Fast Bikes - - FEATURE -


And there we have it – two very dif­fer­ent bikes, both aim­ing for the same kind of cus­tomers, yet both also fall­ing a lit­tle short of firmly nail­ing the job in a few cru­cial ar­eas. Cru­cial, if you take into ac­count ev­ery­thing we’re look­ing for here – a tour­ing bike that still gets your

sport­ing or naughty juices re­ally flow­ing, but also meet­ing the cri­te­ria peo­ple ex­pect for bikes to pound the mileage on.

We would never have ex­pected, de­spite the dif­fer­ence in ca­pac­ity, that the MV Agusta would be the one fall­ing short in the sport­ing-fun de­part­ment. How­ever, this is

be­cause of very laud­able hard work un­der­taken by MV, work which could ac­tu­ally tempt those who aren’t both­ered about act­ing the bik­ing goat much any more, in their di­rec­tion. The Ve­loce Lusso is by far the smoothest, most ac­com­plished and seem­ingly com­plete MV Agusta that I’ve ever rid­den. It is also, I think, a re­mark­ably good road bike for all uses and is even su­perb on fuel as it felt as though I barely ever had to fill her up.

Be­ing Euro 4 it’s fairly quiet bar the en­gine and air­box rum­ble, though an after­mar­ket ex­haust would not only al­low the triple to sing, it would likely re­turn the edge to the en­gine that the stock setup is miss­ing. Yet, again, this doesn’t stop it from be­ing a very, very good mo­tor­cy­cle. In fact Jonny, while a Fast Bikes man if not a Fast Biker him­self per se, at one point said: “The MV is just about ev­ery­thing I could ever want from a mo­tor­cy­cle, not too fast or slow, and does ev­ery­thing I would ever need per­fectly”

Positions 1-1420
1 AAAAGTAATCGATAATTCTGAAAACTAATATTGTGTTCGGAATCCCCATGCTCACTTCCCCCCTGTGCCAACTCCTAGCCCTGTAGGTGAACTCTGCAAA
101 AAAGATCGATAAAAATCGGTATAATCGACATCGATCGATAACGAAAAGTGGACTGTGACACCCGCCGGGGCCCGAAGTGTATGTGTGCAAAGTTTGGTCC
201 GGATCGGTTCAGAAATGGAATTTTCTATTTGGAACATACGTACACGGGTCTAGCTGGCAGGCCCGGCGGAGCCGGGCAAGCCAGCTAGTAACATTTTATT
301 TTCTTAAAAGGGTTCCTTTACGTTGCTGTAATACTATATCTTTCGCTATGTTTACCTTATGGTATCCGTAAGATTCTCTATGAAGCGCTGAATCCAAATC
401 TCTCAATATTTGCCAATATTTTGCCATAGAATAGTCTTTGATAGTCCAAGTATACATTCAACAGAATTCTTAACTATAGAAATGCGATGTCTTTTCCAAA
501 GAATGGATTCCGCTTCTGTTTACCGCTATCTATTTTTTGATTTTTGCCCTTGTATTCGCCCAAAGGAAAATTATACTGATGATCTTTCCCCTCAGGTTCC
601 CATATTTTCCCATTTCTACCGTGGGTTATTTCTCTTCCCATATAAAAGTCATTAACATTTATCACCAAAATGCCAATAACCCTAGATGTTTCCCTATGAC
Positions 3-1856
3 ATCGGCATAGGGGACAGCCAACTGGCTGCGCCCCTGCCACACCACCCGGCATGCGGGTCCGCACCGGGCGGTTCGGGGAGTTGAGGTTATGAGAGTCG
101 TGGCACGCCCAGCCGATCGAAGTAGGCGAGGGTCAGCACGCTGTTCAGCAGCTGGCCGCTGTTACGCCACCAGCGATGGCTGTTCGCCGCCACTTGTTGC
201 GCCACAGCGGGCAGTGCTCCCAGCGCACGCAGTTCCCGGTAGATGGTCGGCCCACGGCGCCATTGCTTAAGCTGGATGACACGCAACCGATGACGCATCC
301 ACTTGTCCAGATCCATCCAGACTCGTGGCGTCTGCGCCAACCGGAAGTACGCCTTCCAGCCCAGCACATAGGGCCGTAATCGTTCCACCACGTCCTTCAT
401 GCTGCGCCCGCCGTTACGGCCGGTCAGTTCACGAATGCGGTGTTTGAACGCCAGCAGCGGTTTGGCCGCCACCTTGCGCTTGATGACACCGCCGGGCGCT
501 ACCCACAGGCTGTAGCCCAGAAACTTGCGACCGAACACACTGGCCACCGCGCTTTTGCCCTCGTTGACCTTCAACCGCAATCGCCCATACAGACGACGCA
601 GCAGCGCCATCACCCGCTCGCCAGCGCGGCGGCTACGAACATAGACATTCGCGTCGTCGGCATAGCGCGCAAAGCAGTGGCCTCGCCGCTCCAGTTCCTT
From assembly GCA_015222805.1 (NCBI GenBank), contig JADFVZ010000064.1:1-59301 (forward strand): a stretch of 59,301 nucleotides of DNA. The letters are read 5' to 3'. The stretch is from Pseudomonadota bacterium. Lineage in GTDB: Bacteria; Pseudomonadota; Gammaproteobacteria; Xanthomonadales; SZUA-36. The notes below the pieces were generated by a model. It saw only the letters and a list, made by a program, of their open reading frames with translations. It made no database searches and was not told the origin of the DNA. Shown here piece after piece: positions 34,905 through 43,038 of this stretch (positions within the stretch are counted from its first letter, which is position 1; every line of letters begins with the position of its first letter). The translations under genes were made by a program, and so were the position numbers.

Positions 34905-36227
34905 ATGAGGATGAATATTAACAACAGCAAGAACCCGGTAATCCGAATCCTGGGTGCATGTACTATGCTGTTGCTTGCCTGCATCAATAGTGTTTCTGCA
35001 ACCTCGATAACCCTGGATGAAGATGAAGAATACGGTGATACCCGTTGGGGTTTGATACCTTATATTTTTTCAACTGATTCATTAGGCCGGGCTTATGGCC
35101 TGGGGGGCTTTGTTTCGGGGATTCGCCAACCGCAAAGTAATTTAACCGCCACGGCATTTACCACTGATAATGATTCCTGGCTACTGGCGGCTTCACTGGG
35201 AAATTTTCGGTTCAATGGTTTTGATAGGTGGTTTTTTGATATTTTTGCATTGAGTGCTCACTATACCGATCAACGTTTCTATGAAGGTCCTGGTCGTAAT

– high praise in­deed!

But were I to go down the Ve­loce route, I would hon­estly choose the non-elec­tronic sus­pended ver­sion my­self (£13,490). Hav­ing rid­den one of those a lot in the past, I al­ready know I’d pre­fer the chas­sis when I’m rid­ing it like I stole it, even if it lacked the over­all cul­ti­vated ride qual­ity of the Lusso.

This means that in the ma­jor­ity of ways, the Yamaha would be our choice of the pair.

For starters it’s sig­nif­i­cantly cheaper than the Ital­ian ex­ot­ica MV at £12,289, sav­ing you a good £4,055, and is a grand cheaper than the stock Ve­loce too. It’s ob­vi­ously faster given the ex­tra cylin­der and ca­pac­ity, and re­ally is one very, very naughty girl when you want her to be, and quite of­ten when you don’t as well! It ticks off all the FB stunt­ing and thrash­ing boxes a treat, and even though the fuel con­sump­tion isn’t par­tic­u­larly great when you de­cide you want to re­peat­edly let its dark side out of the box, it’s so much fun we can let it off the hook a tad. But, then again, if you’re look­ing for that long dis­tance an­gle, said dark side needs to be kept firmly un­der lock and key to achieve it and even then, it still won’t match other ma­chines in the rel­e­vant classes.

What Yamaha have done here in re­al­ity, is stick on a plethora of bits and pieces from their of­fi­cial range of ac­ces­sories which you may have con­sid­ered adding any­way, af­fixed the words ‘Tourer Edi­tion’ to its moniker, and made it slightly cheaper than buy­ing all the bits sep­a­rately. There’s noth­ing wrong with that at all re­ally, is there?

There are other op­tions mind you, see­ing as KTM and oth­ers cre­ate gen­uine ad­ven­ture/ tour­ing ma­chines that pos­sess go­nads more than hearty enough to thrill and sat­isfy. Yet one of this pair could still be right up your street – go try them out, and you’ll see ex­actly what we mean.

The MT was right up Rue de Fast Bikes.

Great bike but... miss­ing some­thing.

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